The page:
The Sforzando Sampler


#22

You have some interesting ideas here! I like the stereo width idea, especially, as well as the nice defaults section. Also, the Response Time (Spitfire calls it Tightness :grimacing:) is fun to play with if I set the offset_cc200 to 80000 then adjust back toward 36000. Lots of great ideas.

As for the Key Noise On/Off, if I recall correctly, the way I was doing volume, zero never really went to zero sound. There was always a low baseline (now that I listen to it again, no, I don’t hear anything…:grinning:). Also, with an off switch, the sample isn’t triggered at all so there may be a bit of CPU savings. Not strictly necessary.


#23

I’ve had a chance to look and listen a little more to your sfz file and I really like it. I hadn’t noticed the polyphony and note_selfmask settings. Those are a nice touch, too!

I have a couple of ideas that I would like to run by you. First, Christian’s page on “How to Sample” references a couple of directories containing samples; an NR (Noise Reduced) directory and an Original directory. I know it’s easy to use the “Replace” function in your text editor to change directories, but I was wondering if there might be some value in using the “default_path” statement in the control section to indicate which directory the file was using. At the least, it might allow for a cleaner look in the mapping sections.

Also, I noticed that I mapped the dynamic markings to MIDI values a little different than you did. It got me thinking that if we have multiple people creating or converting sfz files, maybe we could decide on a mapping for certain value ranges, or everybody would be doing something different. Again, I don’t know how feasible that is given that many pianos have samples that vary from pp to ff in the samples they include. I don’t think there’s an official mapping, but Wikipedia has a chart showing how 3 vendors are doing the mapping at: Dynamics (Music) If we thought it was worthwhile, maybe we could list the values in the header comments or use define statements to pre-map them.

Also, I don’t think the Key Noise On/Off is an issue. I just wasn’t hearing the difference, but I’ll be the first to admit that my hearing isn’t as good as it used to be!

Jim


#24

Yep, default_path works great for those pianos that follow Christian’s advice on directory structure.

As for dynamics, I guess I just split them 50/50 for the two levels. After watching the Kontakt tutorial by Christian’s colleagues ( https://www.youtube.com/watch?v=b9mqaBy0Axs), I’m interested in working on better blending at the split point. Probably could use amp_velcurve_N in that. What was your split point?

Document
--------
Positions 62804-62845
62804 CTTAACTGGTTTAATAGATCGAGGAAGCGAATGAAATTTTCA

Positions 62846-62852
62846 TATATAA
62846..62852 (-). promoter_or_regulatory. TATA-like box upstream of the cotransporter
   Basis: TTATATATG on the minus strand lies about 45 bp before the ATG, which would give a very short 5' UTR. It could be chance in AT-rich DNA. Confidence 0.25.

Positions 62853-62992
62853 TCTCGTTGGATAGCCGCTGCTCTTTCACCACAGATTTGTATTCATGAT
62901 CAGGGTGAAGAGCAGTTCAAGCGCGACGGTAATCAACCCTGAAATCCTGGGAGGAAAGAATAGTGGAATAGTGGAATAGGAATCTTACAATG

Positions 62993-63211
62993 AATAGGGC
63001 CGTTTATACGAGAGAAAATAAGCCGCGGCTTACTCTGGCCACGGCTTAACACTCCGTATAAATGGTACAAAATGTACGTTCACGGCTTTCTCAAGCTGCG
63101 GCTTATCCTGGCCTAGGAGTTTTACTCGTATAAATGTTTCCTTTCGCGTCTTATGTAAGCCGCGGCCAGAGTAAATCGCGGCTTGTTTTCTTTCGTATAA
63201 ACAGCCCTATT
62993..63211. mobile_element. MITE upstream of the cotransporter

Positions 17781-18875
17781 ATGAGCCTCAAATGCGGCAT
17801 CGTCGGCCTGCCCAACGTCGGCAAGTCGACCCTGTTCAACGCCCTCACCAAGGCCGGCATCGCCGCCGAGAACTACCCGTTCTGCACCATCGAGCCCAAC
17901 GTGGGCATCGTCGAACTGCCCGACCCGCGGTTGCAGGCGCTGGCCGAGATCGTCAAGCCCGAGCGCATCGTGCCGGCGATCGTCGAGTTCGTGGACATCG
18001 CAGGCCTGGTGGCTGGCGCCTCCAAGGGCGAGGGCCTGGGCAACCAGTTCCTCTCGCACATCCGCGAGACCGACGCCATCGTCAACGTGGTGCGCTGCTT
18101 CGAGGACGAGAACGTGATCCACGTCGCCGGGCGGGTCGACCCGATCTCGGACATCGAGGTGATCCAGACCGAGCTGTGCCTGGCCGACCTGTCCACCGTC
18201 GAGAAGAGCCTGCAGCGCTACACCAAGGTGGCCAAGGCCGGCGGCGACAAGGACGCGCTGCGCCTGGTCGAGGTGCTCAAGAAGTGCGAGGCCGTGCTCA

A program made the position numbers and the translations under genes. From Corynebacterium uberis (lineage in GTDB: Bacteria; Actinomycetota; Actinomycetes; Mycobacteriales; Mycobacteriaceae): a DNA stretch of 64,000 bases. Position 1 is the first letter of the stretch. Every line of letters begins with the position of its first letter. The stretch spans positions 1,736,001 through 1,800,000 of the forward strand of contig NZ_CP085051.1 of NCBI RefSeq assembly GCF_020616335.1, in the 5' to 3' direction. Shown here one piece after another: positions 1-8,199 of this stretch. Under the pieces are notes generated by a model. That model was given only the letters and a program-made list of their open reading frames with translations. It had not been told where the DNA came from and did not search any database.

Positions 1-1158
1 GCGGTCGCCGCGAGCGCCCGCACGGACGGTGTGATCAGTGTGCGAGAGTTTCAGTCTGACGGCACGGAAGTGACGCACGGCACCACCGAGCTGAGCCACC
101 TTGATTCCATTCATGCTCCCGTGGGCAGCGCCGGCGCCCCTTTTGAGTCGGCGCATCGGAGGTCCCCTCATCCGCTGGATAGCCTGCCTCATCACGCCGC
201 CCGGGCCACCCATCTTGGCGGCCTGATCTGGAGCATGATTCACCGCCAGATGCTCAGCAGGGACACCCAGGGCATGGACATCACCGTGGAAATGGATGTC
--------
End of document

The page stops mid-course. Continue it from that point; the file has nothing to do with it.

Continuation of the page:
#25

I wasn’t aware of the video you mentioned, so thanks for the link to it. I set my split point at 55, but I don’t remember the reasoning for that other than it probably had something to do with the softer samples being pp. But that underscores my point about trying to standardize split points for dynamics, especially for multi-level dynamic pianos. Or would it be better to just use the number of dynamic levels and equally divide the range? So with 2 levels (like the Spring Piano), equally divide the range in 2; with 3 levels, equally divide the range into 3 sections.

I will take a closer look at the amp_velcurve_N statement. You are right, it would be nice to have a smoother blend of samples around each velocity point, rather than just on/off.

I’m glad to hear the default_path works well.


#26

Some of the pianos actually put the midi ranges as part of the sample names (pianos with more than two levels), so we could honor that. In any case, I think we could look at the original version (kontakt is easy to peek into) and try to match it.


#27

I’ve been putting together an sfz template based on your Sid - Spring Piano.sfz file. Plus, I’ve added the Stereo Width and Tightness controls and a Default Settings section from my sfz file. And I still find it easier to understand note names in the mappings, so I’m using those. (I see you re-used a sample over a larger region of the keyboard in the Spring Piano. I did that too, but I’m not sure if it was the same sample.)

I have downloaded several other pianos and noticed that the sample start times vary. So, for the Tightness control, I’m experimenting with setting the “offset” value to the very start of the sample and then using a bipolar curve (-1 0 1) to vary the response time around the start of the samples. I can’t find the “offset_curveccXX” opcode documented anywhere, but it seems to (kind of) work. Would you do me a favor and please try it out? Here is what you would need to add to your sfz file (under the appropriate headers):

... label_cc200=Tightness set_cc200=64 //Mid point of Tightness control; 36000 samples ... offset_curvecc200=2 //2=bipolar (-1 0 1) offset=36000 offset_oncc200=-2000

Also, I’m not sure how to “peek into” a kontakt file. Would you please let me know how you are doing that? Or, maybe I’m just going blind, as well as, deaf. :grinning:

Thanks!


#28

I’ll have a look. I’m asking around about that offset_curveccXX. That’s a new one to me.

I use the midi numbers, because I find it easier to scan a list of numbers and know if one is missing or out of order. Also, I have seen Midi 60 (which is supposed to be middle C) mapped to everything from C3 to C5 depending on the plugin or DAW or Keyboard. So there is no standard. (https://books.google.com/books?id=nZ-TetwzVcIC&q=985#v=snippet) We can agree to disagree.

Adding some notes: Sforzando assumes C4 is midi 60, 261.63Hz

As for looking at the mapping in Kontakt, here is David H demonstrating with a new instrument. https://youtu.be/B2iEhJcrHxI?t=635 You can do that with most instruments I believe with the Kontakt player, if the feature hasn’t been locked by the instrument maker.


#29

Ok, I did some more experimenting because I couldn’t explain why I had to use a negative number in offset_onccXX to get it to work the way I thought it should. So, here is another version:

... offset_curvecc200=11 //Use custom curve offset=36000 //for Spring Piano offset_oncc200=2000 //Use 5000 for VERY noticeable difference

at the end of the sfz file, I defined my own bipolar curve:

curve_index=11
v000=-1
V064=0
v127=1

And then I could use positive numbers in the offset_onccXX statement where 0% Tightness is more lag time before the note sounds and 100% Tightness gives a very fast, “compressed” sound. I wonder if the Type 2 curve isn’t an Inverse Bipolar.

And you’re right about the numbers and names; it’s not a big deal. Actually most of the things I have seen say that the first “C” note on a piano is C1 which makes mapping sample names to note names (like I’m doing) a little confusing.

Thanks, I’ll take a look at the Kontakt video you mentioned!